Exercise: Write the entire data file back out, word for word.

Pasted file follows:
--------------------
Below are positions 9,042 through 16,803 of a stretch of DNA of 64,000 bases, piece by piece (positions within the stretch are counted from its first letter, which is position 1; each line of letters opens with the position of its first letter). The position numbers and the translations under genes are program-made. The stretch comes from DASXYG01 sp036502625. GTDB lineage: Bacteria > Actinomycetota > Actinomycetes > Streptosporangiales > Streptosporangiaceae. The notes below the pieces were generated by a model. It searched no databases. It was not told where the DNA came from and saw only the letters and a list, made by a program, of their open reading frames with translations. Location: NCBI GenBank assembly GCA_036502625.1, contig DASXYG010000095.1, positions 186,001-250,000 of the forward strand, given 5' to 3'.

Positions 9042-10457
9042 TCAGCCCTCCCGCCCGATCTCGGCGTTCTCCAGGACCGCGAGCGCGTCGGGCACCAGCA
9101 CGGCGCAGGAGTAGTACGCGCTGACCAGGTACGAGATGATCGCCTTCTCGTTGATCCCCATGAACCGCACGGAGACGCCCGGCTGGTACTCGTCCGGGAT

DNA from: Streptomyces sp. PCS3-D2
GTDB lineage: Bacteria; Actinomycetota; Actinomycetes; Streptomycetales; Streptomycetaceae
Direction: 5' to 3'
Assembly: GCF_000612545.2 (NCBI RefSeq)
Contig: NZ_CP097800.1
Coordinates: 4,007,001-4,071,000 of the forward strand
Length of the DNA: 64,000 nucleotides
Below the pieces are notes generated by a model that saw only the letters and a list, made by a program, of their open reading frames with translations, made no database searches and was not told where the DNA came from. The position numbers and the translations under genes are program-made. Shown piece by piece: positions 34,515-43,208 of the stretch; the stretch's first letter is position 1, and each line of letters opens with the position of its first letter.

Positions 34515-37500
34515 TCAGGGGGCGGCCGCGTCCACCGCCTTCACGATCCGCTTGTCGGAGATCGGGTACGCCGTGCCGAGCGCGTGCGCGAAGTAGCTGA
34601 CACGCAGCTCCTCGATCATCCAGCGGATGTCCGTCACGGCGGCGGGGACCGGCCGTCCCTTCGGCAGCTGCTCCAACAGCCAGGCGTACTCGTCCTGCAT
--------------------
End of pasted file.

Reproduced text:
Below are positions 9,042 through 16,803 of a stretch of DNA of 64,000 bases, piece by piece (positions within the stretch are counted from its first letter, which is position 1; each line of letters opens with the position of its first letter). The position numbers and the translations under genes are program-made. The stretch comes from DASXYG01 sp036502625. GTDB lineage: Bacteria > Actinomycetota > Actinomycetes > Streptosporangiales > Streptosporangiaceae. The notes below the pieces were generated by a model. It searched no databases. It was not told where the DNA came from and saw only the letters and a list, made by a program, of their open reading frames with translations. Location: NCBI GenBank assembly GCA_036502625.1, contig DASXYG010000095.1, positions 186,001-250,000 of the forward strand, given 5' to 3'.

Positions 9042-10457
9042 TCAGCCCTCCCGCCCGATCTCGGCGTTCTCCAGGACCGCGAGCGCGTCGGGCACCAGCA
9101 CGGCGCAGGAGTAGTACGCGCTGACCAGGTACGAGATGATCGCCTTCTCGTTGATCCCCATGAACCGCACGGAGACGCCCGGCTGGTACTCGTCCGGGAT

DNA from: Streptomyces sp. PCS3-D2
GTDB lineage: Bacteria; Actinomycetota; Actinomycetes; Streptomycetales; Streptomycetaceae
Direction: 5' to 3'
Assembly: GCF_000612545.2 (NCBI RefSeq)
Contig: NZ_CP097800.1
Coordinates: 4,007,001-4,071,000 of the forward strand
Length of the DNA: 64,000 nucleotides
Below the pieces are notes generated by a model that saw only the letters and a list, made by a program, of their open reading frames with translations, made no database searches and was not told where the DNA came from. The position numbers and the translations under genes are program-made. Shown piece by piece: positions 34,515-43,208 of the stretch; the stretch's first letter is position 1, and each line of letters opens with the position of its first letter.

Positions 34515-37500
34515 TCAGGGGGCGGCCGCGTCCACCGCCTTCACGATCCGCTTGTCGGAGATCGGGTACGCCGTGCCGAGCGCGTGCGCGAAGTAGCTGA
34601 CACGCAGCTCCTCGATCATCCAGCGGATGTCCGTCACGGCGGCGGGGACCGGCCGTCCCTTCGGCAGCTGCTCCAACAGCCAGGCGTACTCGTCCTGCAT